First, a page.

We grumble against God when we don’t get what we need, or when we don’t get what we think we need. “It’s not fair that I have to battle cancer. God should give me a miraculous healing because I’ve lived a life full of good works.” “I’m a faithful Christian who goes to church every Sunday, I shouldn’t have to deal with marital problems.” “I shouldn’t have to struggle with finances, to pay the bills and keep a full pantry because I believe in Christ for salvation.”

We think we deserve a care free, struggle free life. We want an easy life, a prosperous one. We want God to give us the things we want, the things that we think will give us an easy, struggle free, enjoyable life. Our desire is for God to give us the immediate things of this earthly life rather than the eternal things of everlasting life. Our minds are focused on this life. This is what we think about the most. This is what the woman at the well was concerned with.

Jesus was in a town of Samaria, and tired from His travels, He sat down near a well about the sixth hour, noon by our clocks. There He met a woman who came to the well to draw water, because she needed water. Jesus spoke to her, asking for a drink. The woman was surprised because Jews didn’t interact with Samaritans. She asked Jesus why He spoke to her. Jesus’ response was somewhat strange. He said, “If you knew the gift of God, and who it is that is saying to you, ‘Give me a drink;’ you would have asked him, and he would have given you living water” (Jn 4:10). Hearing this, the woman was confused. How was Jesus going to give her water when He had no way to get water from the well, and what was this living water any ways? Jesus continued, “Everyone who drinks of this water will be thirsty again, but whoever drinks of the water that I will give him will never be thirsty again. The water that I will give him will become in him a spring of water welling up to eternal life” (Jn 4:13-14).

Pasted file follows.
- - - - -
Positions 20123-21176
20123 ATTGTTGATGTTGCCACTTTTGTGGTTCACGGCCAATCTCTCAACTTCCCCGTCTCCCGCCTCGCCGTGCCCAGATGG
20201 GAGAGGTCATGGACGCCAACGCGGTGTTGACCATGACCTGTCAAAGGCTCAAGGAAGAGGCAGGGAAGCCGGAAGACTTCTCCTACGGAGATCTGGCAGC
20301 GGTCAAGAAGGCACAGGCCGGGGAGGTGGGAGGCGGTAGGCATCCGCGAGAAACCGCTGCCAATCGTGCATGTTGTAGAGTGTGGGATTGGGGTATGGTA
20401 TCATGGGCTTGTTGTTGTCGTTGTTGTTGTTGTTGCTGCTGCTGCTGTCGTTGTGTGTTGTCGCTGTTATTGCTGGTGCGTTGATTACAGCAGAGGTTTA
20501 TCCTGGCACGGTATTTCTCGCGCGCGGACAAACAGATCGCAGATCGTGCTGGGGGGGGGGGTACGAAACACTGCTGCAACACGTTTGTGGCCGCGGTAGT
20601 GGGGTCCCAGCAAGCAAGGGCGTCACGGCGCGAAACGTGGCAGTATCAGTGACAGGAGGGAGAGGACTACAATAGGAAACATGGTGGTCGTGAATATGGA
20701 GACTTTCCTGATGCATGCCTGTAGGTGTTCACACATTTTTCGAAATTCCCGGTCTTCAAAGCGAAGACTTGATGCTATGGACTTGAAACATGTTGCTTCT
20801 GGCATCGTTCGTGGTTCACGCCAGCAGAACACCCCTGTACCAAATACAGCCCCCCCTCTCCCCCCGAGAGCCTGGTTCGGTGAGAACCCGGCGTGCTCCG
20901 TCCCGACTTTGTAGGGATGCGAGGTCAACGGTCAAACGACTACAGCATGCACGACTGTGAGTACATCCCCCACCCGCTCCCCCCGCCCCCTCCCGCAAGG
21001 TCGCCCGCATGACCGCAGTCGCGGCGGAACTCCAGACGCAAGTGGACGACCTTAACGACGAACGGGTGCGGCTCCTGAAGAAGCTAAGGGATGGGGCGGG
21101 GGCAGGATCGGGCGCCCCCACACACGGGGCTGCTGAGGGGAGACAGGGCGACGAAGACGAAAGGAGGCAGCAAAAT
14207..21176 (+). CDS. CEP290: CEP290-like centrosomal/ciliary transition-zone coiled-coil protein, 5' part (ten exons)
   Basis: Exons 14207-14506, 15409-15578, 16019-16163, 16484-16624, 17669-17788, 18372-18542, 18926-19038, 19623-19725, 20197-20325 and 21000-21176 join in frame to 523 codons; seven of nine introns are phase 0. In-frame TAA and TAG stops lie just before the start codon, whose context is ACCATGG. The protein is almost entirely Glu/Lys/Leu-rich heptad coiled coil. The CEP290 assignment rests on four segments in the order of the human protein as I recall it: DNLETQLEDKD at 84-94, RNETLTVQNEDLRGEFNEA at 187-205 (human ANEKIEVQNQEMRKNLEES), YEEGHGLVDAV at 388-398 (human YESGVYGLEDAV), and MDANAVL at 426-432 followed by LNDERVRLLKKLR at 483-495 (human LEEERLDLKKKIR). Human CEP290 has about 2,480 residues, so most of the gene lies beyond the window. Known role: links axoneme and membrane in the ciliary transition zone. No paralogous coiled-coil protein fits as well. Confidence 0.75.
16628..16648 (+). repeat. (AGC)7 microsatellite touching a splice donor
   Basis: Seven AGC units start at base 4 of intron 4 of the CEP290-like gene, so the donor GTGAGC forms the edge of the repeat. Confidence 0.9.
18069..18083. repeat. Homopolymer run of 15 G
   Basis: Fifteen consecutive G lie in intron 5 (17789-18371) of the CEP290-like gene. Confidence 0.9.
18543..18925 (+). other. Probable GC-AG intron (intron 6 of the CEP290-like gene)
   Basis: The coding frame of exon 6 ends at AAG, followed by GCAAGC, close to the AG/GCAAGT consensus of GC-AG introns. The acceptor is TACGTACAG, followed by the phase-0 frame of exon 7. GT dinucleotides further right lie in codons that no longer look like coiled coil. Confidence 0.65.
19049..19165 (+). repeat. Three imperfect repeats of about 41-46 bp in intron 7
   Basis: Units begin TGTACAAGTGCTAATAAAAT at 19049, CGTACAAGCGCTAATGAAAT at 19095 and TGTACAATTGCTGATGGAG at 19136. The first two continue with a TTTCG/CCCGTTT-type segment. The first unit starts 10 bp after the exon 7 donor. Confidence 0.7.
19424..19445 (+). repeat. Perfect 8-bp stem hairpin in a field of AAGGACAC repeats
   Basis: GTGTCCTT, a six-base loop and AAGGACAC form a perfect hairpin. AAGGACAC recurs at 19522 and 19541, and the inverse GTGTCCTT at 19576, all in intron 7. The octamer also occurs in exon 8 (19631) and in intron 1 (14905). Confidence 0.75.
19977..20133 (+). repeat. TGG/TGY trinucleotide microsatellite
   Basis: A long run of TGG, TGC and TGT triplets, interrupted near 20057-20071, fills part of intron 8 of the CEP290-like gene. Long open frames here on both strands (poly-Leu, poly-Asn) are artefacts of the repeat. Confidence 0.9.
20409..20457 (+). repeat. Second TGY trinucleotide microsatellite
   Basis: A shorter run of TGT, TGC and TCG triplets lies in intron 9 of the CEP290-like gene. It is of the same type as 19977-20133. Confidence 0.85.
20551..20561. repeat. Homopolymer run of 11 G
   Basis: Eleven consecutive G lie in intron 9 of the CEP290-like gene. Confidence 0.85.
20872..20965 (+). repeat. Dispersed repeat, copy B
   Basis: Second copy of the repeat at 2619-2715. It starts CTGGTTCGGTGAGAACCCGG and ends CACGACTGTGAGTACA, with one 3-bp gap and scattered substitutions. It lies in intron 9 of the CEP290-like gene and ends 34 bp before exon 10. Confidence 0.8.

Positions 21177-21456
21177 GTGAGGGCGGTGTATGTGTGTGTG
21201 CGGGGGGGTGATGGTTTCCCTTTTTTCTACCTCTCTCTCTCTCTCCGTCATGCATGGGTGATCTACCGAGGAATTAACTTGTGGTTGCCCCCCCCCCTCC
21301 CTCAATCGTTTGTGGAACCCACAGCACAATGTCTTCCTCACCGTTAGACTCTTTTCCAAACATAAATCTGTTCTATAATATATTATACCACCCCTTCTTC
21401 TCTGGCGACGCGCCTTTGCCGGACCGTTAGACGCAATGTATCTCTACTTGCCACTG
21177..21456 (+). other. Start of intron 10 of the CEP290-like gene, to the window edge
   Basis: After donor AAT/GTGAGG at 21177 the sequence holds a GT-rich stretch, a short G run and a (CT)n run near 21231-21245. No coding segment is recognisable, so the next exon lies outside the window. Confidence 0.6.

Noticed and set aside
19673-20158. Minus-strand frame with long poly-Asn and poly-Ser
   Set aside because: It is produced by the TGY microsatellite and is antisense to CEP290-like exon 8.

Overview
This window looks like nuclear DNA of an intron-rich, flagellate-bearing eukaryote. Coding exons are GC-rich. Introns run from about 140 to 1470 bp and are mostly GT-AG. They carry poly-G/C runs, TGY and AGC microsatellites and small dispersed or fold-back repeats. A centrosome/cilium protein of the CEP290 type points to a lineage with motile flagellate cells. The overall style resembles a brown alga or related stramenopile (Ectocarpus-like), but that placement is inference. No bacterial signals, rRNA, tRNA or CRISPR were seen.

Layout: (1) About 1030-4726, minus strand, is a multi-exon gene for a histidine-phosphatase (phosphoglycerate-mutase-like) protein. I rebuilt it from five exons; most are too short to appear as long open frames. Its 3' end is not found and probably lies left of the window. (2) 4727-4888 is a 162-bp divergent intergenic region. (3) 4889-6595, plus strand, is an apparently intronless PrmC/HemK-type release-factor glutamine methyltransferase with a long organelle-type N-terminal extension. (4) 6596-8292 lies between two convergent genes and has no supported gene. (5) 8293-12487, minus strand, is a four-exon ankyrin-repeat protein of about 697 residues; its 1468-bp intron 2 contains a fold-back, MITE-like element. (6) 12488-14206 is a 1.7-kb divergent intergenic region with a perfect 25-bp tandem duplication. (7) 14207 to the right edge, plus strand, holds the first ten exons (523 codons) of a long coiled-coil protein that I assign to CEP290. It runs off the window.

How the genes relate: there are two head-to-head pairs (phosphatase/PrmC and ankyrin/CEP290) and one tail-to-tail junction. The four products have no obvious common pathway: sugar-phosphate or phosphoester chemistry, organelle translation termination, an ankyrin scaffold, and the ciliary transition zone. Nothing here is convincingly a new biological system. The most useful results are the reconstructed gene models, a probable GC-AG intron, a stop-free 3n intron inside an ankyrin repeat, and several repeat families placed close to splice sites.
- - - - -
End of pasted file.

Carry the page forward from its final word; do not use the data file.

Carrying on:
Hearing this the woman wanted the water that Jesus spoke of because she was thinking about the water she needed for her earthly life. How great would it be to never be thirsty again, to never need water again? But this isn’t the water Christ was speaking of.

The water we need for this earthly life, the H2O required to keep our bodies going doesn’t give us everlasting life. Even if we drank 8 glasses of it a day, at some point we’ll still die because of our sin. What we need is a water that washes away our sin. We need water from a well of salvation that’s deeper than our sin. We need the water that always flows from the rock of salvation. We need the living water of Christ and faith in Him.